Hi in this video, we're going to be talking about enzyme kinetics. So what our enzyme kinetics will they actually enzyme kinetics is actually measuring the activity of an enzyme. So, um this actually refers to measuring the relationship between the substrate concentration and the speed of enzyme reaction. So, because it depends on the concentrations of the substrate I've prepared for you to different um potential ways reactions can occur. So the first is that there's low substrate concentration. That means there's going to be less collisions and that for the substrate is rate limiting. So if we look at this example here, let me back out of the way. You can see that if there's a low amount of substrate. So here there's a ton of enzymes that there's going to be really just only a few collisions between substrate and enzyme. And therefore we say the substrate is right limiting. Which means that the substrate is controlling the rate of the reaction. Now, if we go to the second um potential occurrence and that is there's the high substrate concentration, then there's more collision between enzymes and substrates and the enzyme is rate limiting. So this is actually over here. So you can see there's a ton of substrates. Um so there's a high substrate concentration. So there's more collision. And that means that the enzyme is right limiting because all of the enzymes are bound and so there there can't be, you know, it can only go as fast as there are enzymes to catalyze the reaction. And so enzyme kinetics really deals with looking at these two different reactions. You know, how much substrate, how much enzyme is there, So how fast can the reaction occur? And so generally, enzyme kinetics is a measure that is measured before any product has been formed. And so that way we can actually look and see, you know, how fast is the reaction going to occur before it actually gets started? So now let's move on.
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So how do we measure enzyme kinetics? Well, we do this through these two values here. The V. Max and the K. M. And the K. M. Is also called the Michaelis constant. You'll see the minton Michaelis equation maybe come up in your textbook and so this is this is what we're talking about here and this. These two measures are the measure of enzyme performance. So what do each of the measure? Well, the V. Max measures the velocity or the speed of the enzyme reaction. So this depends on the substrate concentration obviously. So as the substrate concentration gets higher and becomes more saturated um This is when um the upper level of reactivity is um is met. So again, high substrate concentrations, more collision between enzyme and substrate enzyme is rate limiting. So at these situations when the substrate concentration is saturated, that is when you want to measure the max because that's going to be the fastest way the reaction occurs if we have so many substrates, all of the enzymes are failed until they're acting maximally to speed up the reaction as fast as possible. Now this is different from the K. M. Which actually measures enzyme function by determining the concentration of subs tract needed to work at half the max. So depending on what half the max is the K. M. Actually measures how tightly um the enzyme and substrate are bound. So a small K. M. Is going to bind tightly where a large K. M. The enzyme binds weakly. And these can also these values can be used to calculate what's known as the turnover number which is how rapidly a substrate molecule can undergo a reaction. So now let's look at these relationships via actual image, which I think becomes easier to conceptualize this. So on the Y axis we actually have reaction velocity speed. So this is obviously this is occurring faster and then we have a substrate concentration which again is increasing on the X. Axis. So we have the max here we have half the max and V. Max. And the max is going to be the speed of the reaction when the substrate is saturated. So all the enzymes have substrate bound to them and there's an excessive substrate. So how fast can the reaction occur? Which here is going to be this number. Now the K. M. Is looking at what is the amount of substrate bound at half the max. So half the max is here at this this point here and so how much substrate is bound? We follow the line and we go down so the amount of substrate bound is here. So amount sub straight bound at one half B max. Now remember I said that you can use the K. M. Value to determine how tightly the enzyme is binding. Well we can do this because if the half the max is fairly low then we know or the concentration of the substrate needed um to create half the max is is fairly low and we know that enzyme is working very well. It's sort of binding tightly doing its thing and releasing it binding tightly doing its thing. So it's happening quickly. Whereas if the concentration is really high, say here for instance and have the max is here, then we can say, okay, well the enzyme is actually binding fairly loosely and it's not being very efficient at what it's doing and therefore um you know, it's it's not efficient, it's binding loosely. And so the substrate concentration needed to make half the max is actually really high. Um And so that's the relationship between v max K. M. And the concentration of substrates. So now let's move on.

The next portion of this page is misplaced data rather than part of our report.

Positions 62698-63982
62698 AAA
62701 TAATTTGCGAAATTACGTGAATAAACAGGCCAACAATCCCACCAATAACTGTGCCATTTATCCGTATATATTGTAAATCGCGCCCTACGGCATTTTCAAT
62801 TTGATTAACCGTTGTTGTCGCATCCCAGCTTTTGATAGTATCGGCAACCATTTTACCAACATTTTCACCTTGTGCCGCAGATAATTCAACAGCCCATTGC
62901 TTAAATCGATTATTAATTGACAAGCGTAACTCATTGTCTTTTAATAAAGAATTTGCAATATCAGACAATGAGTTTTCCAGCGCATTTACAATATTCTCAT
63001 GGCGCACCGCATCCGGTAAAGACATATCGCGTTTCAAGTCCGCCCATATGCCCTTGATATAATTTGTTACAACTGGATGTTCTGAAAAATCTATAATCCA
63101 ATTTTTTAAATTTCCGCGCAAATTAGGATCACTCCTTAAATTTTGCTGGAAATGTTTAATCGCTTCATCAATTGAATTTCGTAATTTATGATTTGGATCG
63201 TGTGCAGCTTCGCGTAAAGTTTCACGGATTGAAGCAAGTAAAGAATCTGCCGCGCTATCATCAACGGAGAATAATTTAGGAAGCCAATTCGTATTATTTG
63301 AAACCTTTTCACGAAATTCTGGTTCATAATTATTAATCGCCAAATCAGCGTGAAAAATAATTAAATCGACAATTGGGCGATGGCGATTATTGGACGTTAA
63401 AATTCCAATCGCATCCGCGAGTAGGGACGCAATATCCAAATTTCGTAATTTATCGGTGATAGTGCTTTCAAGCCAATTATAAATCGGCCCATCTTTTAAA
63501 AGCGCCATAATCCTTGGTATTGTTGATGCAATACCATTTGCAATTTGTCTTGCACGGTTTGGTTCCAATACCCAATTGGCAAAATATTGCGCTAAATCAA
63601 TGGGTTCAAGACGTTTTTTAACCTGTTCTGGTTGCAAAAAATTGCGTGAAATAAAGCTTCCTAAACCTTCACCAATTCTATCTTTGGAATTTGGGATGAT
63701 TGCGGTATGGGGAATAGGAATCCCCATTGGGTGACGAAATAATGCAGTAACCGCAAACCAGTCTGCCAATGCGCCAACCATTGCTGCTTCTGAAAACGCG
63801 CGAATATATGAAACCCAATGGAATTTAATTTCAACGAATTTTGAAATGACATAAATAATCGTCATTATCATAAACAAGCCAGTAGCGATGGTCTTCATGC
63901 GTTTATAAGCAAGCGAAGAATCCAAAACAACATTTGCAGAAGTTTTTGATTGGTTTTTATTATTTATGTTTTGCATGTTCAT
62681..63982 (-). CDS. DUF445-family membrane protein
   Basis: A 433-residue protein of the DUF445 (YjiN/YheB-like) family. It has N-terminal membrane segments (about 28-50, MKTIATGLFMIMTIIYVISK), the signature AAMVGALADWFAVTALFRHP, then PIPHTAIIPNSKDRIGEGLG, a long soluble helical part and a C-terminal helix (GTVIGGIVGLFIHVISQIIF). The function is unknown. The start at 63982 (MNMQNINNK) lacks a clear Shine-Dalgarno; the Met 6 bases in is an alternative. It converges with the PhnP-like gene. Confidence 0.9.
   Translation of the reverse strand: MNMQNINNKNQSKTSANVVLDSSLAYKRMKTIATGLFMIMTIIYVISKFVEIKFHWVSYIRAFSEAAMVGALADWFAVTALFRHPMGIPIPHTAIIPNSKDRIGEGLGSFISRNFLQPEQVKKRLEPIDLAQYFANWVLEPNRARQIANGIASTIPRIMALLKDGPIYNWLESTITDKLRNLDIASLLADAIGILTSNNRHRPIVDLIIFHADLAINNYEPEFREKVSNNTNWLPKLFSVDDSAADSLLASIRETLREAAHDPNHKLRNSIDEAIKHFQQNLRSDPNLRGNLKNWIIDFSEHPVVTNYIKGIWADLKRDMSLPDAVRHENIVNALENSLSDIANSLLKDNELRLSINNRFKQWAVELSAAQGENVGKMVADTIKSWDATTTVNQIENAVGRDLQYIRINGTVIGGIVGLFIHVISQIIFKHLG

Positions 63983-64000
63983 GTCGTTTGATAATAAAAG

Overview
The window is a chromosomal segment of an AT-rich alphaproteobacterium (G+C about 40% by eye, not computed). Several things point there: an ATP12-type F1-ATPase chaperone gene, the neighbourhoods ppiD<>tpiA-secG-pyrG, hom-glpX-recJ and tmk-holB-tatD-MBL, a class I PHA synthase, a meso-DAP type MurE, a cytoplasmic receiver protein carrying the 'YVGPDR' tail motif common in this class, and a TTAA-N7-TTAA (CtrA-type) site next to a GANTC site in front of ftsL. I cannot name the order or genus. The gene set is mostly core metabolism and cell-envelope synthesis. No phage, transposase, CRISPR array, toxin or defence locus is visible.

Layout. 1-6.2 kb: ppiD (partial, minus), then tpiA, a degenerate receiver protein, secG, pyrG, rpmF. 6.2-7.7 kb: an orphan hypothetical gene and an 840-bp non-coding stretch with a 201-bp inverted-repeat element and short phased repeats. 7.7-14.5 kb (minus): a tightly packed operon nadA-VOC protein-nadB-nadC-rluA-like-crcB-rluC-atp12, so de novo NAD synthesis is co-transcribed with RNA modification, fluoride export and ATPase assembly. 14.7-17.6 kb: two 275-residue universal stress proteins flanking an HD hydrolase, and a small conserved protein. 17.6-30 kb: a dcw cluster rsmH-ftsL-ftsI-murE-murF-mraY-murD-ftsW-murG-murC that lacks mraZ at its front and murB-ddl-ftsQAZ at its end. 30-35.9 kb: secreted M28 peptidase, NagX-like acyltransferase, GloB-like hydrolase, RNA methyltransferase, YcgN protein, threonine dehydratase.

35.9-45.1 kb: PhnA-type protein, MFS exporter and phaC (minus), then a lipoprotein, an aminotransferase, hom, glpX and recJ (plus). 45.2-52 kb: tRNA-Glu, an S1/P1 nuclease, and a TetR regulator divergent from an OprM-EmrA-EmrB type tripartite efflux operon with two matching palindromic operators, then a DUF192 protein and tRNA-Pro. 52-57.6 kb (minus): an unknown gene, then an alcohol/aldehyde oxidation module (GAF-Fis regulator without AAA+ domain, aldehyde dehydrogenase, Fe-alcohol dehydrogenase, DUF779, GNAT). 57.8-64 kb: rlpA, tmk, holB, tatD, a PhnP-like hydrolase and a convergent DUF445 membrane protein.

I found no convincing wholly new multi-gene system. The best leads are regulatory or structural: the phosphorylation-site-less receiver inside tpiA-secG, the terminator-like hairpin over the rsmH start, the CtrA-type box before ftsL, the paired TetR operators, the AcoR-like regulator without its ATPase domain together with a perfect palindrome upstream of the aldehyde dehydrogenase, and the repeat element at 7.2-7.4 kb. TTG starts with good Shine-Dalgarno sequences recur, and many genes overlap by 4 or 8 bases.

If an enzyme is determined to have a low Km what does that say about the reaction?
The enzyme binds loosely to the substrate
That the speed of the reaction is slow
The enzyme binds tightly to the substrate
That the speed of the reaction is fast
Which of the following terms describes how rapidly a substrate can undergo a reaction?